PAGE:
Then came the sound of a blackbird tuning up in the neighbouring garden. It was answered by another somewhere in Gaia Lane (which runs beside the old moat which was once part of the Close fortifications, at the bottom of our garden). This pair kept up what sounded like a duet, but which experts assure is is more like a shouting match. Like two drunk blokes across a street. Oi, mush, yeah, you. Yeah? You looking at my bird? Establishing territory. It was interspersed by sudden trills from a wren somewhere in the moat.

I kept an ear cocked for a thrush, but didn't hear one. Nothing was on the wing. In the distance, perhaps up on the cathedral's facade, came the occasional caw of a rook. Three ducks flew over and landed on the school roof next door. But nothing seemed to be singing in our garden. No sound from the walnut tree above. Far off a wood pigeon called. They always used to say 'Tak two coos, Taffy.' Who knows what they sing in these politically correct days? Then in the middle distance, another wood pigeon. After a few more minutes there was noise above. A kind of gargling sleepy wood pigeon call. It took a couple of goes to get into gear, but then it was away. Then a great tit's call: 'Teacher, teacher!' Next door's blackbird took a breather, then struck up again, adding a new flourish to his repertoire. Then more cawing of rooks, until on all sides the bird choir of cathedral Close was in full voice.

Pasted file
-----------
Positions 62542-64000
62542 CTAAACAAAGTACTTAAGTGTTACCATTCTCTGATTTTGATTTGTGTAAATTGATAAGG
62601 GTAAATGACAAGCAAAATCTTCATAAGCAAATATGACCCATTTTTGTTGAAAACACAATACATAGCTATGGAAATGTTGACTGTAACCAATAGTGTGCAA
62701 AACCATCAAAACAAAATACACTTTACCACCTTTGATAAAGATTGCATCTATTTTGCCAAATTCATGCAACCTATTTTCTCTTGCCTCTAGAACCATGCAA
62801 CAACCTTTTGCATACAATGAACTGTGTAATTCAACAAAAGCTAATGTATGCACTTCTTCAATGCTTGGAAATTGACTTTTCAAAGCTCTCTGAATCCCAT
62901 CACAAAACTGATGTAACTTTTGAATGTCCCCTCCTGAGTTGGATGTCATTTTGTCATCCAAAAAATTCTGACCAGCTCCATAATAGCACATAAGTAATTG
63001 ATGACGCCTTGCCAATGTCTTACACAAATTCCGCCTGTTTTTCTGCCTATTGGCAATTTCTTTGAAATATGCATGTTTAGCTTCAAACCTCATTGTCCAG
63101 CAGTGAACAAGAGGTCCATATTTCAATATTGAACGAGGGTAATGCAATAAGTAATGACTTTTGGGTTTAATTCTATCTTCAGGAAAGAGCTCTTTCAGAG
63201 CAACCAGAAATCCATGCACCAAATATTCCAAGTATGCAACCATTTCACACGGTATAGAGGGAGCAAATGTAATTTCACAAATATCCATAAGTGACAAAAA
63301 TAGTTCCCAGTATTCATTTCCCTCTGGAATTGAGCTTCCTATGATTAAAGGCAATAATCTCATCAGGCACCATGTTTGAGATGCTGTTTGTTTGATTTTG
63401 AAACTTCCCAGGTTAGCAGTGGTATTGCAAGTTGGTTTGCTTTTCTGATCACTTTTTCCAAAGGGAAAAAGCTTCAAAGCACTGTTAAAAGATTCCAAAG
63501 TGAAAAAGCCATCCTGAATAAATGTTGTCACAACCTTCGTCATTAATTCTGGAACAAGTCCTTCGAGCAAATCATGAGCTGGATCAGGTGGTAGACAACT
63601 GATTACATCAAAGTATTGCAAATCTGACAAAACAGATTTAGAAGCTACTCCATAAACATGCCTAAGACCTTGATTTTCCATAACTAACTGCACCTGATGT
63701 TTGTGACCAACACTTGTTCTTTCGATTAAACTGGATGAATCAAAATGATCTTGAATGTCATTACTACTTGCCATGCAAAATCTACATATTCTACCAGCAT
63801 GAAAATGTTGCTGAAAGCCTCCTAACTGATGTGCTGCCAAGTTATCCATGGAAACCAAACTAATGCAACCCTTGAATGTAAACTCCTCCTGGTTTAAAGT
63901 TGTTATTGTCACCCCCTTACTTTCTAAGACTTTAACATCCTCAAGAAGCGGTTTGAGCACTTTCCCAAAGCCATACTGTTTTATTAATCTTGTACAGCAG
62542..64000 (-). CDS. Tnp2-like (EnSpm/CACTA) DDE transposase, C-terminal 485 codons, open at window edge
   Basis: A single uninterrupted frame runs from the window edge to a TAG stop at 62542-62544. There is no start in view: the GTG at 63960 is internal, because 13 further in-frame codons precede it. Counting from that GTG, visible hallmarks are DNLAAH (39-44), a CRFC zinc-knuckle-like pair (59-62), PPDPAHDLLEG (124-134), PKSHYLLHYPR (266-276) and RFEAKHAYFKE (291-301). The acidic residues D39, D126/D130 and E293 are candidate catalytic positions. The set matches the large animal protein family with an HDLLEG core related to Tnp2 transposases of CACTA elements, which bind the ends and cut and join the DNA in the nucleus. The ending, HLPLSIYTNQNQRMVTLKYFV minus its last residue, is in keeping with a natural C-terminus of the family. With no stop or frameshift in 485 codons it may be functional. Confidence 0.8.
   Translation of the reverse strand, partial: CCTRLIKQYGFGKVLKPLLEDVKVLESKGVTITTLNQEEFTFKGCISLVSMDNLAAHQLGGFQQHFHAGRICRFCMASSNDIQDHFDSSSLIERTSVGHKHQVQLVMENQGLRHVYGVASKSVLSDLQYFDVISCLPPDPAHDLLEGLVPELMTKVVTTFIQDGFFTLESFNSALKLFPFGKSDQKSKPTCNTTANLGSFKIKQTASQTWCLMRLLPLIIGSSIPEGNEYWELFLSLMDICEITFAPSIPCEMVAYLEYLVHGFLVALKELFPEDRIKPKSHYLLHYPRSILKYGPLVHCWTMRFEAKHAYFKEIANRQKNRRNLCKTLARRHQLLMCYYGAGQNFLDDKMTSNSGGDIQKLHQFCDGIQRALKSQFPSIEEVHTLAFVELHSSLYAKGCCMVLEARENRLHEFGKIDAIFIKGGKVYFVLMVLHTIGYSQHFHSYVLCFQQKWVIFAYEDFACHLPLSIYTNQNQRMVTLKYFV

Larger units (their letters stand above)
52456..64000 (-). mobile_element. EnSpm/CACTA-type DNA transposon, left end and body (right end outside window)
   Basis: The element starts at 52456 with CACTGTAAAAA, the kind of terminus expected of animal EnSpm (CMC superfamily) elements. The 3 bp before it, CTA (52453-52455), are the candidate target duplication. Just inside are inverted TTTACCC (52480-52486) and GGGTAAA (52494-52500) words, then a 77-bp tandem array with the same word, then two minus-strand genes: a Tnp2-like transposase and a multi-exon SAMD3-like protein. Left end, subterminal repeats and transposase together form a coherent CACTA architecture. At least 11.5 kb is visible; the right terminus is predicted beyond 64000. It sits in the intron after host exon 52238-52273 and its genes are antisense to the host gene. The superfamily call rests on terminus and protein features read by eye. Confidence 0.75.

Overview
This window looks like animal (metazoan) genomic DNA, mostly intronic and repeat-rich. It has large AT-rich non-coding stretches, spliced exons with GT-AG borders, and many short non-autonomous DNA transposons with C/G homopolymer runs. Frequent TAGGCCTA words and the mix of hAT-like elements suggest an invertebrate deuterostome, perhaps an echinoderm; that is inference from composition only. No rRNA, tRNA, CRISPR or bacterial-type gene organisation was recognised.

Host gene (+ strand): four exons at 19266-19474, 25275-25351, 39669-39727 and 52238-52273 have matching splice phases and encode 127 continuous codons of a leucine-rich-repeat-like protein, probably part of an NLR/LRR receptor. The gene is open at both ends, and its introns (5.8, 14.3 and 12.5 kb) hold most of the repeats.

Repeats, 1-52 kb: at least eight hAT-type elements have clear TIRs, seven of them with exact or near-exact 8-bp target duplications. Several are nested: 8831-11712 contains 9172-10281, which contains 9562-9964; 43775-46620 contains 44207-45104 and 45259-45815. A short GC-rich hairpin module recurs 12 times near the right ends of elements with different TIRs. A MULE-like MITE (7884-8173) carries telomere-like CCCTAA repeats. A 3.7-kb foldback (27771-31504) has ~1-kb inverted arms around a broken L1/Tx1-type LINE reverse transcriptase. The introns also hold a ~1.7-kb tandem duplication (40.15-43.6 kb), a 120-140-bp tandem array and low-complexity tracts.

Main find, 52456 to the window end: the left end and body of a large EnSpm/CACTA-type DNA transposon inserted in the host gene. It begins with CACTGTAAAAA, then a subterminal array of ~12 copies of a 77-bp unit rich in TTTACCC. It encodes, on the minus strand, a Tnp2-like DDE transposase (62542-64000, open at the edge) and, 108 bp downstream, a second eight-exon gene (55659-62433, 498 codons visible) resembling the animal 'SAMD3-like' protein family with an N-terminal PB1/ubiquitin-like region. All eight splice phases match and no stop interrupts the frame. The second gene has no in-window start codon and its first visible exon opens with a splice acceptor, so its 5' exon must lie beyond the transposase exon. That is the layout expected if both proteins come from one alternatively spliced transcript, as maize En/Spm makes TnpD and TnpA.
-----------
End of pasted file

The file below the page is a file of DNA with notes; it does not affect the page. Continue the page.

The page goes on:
The first insects began buzzing past. A couple of bats flickered home in the dawn, and I went back indoors to bed. Worth getting up for.

Thursday 2 June 2011

Ascension Day

Keen-eyed readers of an Anglican bent will have noticed that I change the background to my blog to reflect the liturgical season. The little chicks were for Easter, and now we have a flock of pigeons rising heavenward for Ascension Day. Which is today. Only I forgot. Aaargh. I went to karate instead of to church. Probably because this is half term and we are sort of half on holiday.

This is shame, not least because it's possible they sung 'Hail thee festival day'. This is a hymn of such bizarre musical complexity that it will take me the rest of my life to master, and you only get to sing it this time of year. The tune changes without warning, and as far as I can tell, there are more syllables to sing than notes to sing them to, so you end up gabbling the second half of the sentence to catch up with the choir.

But to return briefly to pigeons. These are not well-loved birds in clergy circles, because they roost on our historic buildings and erode them with their acidic crap. (Like some members of every congregation. Metaphorically.) Here in the Close the pigeon problem is kept under control by pest control people, who come and fly a Harris hawk to scare them off. The recommended solution--made by jaded parish priests--is to baptise the pigeons. That way you'll never see them again.